Golden State Warriors associate head coach Alvin Gentry has been chosen as the new coach of the New Orleans Pelicans, according to league sources.
Stein also reports that Gentry was chosen over fellow finalist Jeff Van Gundy and won’t officially assume the position until conclusion of the NBA Finals.
The 60-year-old interviewed with the Pelicans for a second time on Friday in New Orleans. In addition to Van Gundy, the team was known to be seriously considering ousted Chicago Bulls coach Tom Thibodeau and former Los Angeles Clippers coach Vinny del Negro. New Orleans fired Monty Williams earlier this month.
Gentry signed on as Steve Kerr’s lead assistant with the Warriors last summer after one season occupying the same role for Doc Rivers and the Los Angeles Clippers. His most recent head coaching experience came with the Phoenix Suns, whom he led to the Western Conference Finals in 2009-2010 before being fired three years later. Gentry also had full-time stints coaching the Clippers from 2000-2003 and Detroit Pistons from 1997-2000. His regular season coaching record is 335-370, and his teams have advanced to the postseason on two occasions.
Long lauded for his offensive philosophy, Gentry helped Kerr implement a beautiful fast-paced, free-flowing system that ranked second in basketball this season. And though he was eventually fired by Phoenix, his work transitioning the “Seven Seconds Or Less” Suns into a more balanced overall team is consistently championed by league followers.
Earlier this month, Gentry told Rusty Simmons of the San Francisco Chronicle that he would only leave the Warriors – with whom he signed a three-year deal – for a head coaching job if the circumstances were ideal.
“It would have to be a very good situation,” Gentry said. “What we’ve got here is very special, and I’ve been in the league long enough to know that I wouldn’t want to go into a situation that I didn’t think had the potential to be this way.”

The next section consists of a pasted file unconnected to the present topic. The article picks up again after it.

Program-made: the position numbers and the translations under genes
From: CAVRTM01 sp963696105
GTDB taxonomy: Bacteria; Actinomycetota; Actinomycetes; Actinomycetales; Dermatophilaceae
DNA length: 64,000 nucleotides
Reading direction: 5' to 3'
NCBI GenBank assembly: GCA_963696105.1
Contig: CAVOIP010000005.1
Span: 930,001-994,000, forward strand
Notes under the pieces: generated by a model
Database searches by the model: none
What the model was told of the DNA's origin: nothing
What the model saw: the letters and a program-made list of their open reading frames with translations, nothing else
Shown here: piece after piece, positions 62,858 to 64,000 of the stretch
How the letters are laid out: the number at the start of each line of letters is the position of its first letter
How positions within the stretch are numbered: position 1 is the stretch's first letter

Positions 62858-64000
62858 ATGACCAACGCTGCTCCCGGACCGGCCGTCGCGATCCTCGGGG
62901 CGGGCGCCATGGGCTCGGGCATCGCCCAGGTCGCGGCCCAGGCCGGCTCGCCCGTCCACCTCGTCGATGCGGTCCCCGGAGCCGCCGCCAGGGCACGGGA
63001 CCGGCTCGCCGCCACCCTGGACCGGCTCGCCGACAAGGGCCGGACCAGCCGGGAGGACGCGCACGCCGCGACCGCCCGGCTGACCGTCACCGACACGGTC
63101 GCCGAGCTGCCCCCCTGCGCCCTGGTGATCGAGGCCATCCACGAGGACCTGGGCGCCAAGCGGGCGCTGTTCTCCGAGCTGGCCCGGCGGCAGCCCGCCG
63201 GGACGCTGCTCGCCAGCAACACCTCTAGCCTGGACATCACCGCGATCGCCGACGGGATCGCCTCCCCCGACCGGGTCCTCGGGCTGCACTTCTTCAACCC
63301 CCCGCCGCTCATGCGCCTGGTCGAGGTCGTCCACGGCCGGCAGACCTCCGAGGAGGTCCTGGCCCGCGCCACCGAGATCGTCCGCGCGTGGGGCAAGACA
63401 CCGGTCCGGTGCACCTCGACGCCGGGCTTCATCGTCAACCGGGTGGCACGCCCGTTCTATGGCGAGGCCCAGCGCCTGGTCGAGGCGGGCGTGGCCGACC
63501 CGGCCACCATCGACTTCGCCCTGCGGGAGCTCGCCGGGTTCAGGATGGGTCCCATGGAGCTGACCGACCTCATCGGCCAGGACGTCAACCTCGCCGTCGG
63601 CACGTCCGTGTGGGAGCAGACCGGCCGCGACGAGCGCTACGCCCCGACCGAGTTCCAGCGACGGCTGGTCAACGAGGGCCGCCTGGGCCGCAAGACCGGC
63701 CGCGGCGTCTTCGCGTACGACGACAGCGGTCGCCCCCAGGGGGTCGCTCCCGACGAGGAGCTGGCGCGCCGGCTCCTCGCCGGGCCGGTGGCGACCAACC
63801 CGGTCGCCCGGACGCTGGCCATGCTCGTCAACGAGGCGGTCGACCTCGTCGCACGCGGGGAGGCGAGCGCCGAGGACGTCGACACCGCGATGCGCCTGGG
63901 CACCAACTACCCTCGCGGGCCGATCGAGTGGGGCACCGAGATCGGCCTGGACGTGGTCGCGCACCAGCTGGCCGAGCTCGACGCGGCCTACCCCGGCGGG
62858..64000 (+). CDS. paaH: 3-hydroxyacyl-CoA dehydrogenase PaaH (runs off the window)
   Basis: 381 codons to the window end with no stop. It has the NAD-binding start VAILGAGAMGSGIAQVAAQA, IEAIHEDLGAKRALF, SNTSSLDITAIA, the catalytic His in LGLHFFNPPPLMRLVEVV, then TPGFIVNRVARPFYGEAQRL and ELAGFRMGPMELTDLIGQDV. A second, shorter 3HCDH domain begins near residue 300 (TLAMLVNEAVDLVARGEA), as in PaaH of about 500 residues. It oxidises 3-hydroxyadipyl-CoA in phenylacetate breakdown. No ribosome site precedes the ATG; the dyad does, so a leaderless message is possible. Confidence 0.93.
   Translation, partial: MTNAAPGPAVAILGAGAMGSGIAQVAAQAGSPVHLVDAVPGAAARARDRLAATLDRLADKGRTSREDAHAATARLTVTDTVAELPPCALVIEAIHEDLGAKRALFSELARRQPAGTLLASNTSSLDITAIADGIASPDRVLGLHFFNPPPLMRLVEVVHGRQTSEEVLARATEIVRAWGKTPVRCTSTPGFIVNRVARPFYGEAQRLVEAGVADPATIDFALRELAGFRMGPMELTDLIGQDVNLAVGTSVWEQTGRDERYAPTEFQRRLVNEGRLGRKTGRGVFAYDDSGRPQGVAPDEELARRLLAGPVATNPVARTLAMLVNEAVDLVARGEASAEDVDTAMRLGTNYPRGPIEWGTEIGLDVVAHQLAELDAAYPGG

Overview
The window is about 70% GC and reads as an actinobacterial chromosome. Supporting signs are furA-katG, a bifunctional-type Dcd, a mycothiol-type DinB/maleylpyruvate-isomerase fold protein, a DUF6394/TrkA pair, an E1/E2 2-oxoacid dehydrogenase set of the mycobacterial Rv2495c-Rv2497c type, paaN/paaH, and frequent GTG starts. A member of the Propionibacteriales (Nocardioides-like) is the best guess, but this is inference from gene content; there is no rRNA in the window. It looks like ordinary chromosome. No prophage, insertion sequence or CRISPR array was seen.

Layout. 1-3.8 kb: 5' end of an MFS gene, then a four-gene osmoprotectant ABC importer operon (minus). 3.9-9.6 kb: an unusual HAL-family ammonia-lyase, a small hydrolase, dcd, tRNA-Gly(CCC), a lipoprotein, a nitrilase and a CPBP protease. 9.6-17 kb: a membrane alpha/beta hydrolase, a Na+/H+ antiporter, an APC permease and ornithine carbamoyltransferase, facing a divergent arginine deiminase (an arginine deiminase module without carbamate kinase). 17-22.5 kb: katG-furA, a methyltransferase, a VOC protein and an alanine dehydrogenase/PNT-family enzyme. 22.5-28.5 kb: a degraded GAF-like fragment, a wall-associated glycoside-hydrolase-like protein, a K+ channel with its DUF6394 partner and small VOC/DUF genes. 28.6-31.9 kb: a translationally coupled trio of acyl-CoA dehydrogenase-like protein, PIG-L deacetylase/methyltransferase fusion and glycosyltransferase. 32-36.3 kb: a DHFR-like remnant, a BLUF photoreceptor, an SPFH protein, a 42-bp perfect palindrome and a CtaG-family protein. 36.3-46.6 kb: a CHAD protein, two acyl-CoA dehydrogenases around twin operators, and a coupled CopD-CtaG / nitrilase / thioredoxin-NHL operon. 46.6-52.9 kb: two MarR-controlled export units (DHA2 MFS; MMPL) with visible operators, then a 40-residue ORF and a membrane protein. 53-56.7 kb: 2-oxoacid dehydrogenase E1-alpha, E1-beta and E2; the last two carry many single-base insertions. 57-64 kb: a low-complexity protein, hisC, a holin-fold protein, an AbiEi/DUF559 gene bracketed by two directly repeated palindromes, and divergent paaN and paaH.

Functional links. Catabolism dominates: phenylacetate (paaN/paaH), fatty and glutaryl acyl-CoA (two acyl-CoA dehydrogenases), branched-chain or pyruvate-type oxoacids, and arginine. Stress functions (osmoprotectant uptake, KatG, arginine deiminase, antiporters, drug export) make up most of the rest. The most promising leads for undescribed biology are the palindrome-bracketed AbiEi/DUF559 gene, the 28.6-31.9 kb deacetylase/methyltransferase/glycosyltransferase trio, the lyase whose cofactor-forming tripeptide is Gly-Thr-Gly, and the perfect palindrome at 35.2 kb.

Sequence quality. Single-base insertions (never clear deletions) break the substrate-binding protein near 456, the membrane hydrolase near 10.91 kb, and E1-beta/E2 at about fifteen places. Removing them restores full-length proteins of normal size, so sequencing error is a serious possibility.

Anthony Davis alone guarantees the Pelicans years of legitimacy, and there’s enough proven talent around him to envision the team emerging as a Western Conference power given subtle roster tweaks.
Gentry’s influence will immediately pay off for New Orleans with a much-improved offense. The stagnant play that sometimes plagued the Pelicans under Williams should be a thing of the past going forward, and it’s fair to say Davis will become an even bigger focal point, too. Unfortunately, it’s the other end of the floor that was New Orleans’ biggest problem last season. While Gentry is hardly Mike D’Antoni in terms of defensive commitment, his coaching strengths clearly lie opposite his new team’s biggest weaknesses.
In that vein, we’ll be paying close attention to whom he hires as the Pelicans’ top defensive assistant. Though Thibodeau assuming the position is a pipe dream, New Orleans will surely chase a coach who’s acumen on that side of the ball is similarly well-regarded.
Gentry won’t cure all of the Pelicans’ ills, but no coach is capable of successfully completing that task. What he’ll certainly do, though, is improve New Orleans immediately and better position the franchise as a potential option for marquee free agents as next summer’s cap boom approaches.